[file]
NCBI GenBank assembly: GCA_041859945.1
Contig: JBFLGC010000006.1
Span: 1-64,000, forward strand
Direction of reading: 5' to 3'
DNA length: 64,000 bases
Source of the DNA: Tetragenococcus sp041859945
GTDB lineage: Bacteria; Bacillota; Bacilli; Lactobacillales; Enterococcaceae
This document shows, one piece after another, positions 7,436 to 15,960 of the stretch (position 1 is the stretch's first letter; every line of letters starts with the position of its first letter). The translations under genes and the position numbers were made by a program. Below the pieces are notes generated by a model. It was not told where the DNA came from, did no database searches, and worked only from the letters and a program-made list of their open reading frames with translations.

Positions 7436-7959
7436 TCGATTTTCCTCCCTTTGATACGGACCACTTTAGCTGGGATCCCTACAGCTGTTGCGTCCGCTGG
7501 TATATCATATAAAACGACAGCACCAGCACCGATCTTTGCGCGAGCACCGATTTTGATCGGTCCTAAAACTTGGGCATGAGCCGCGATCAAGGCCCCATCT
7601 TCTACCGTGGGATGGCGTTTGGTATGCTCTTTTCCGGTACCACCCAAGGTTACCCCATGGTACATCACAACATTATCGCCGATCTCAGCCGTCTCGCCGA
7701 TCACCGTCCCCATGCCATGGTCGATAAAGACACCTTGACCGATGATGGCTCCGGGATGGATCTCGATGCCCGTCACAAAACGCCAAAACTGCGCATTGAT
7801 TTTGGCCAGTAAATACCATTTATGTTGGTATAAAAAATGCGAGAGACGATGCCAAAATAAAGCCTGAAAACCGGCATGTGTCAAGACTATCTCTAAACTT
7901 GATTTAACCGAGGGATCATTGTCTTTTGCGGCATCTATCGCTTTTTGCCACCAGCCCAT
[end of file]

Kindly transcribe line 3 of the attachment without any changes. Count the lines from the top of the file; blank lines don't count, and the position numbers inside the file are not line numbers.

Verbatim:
Span: 1-64,000, forward strand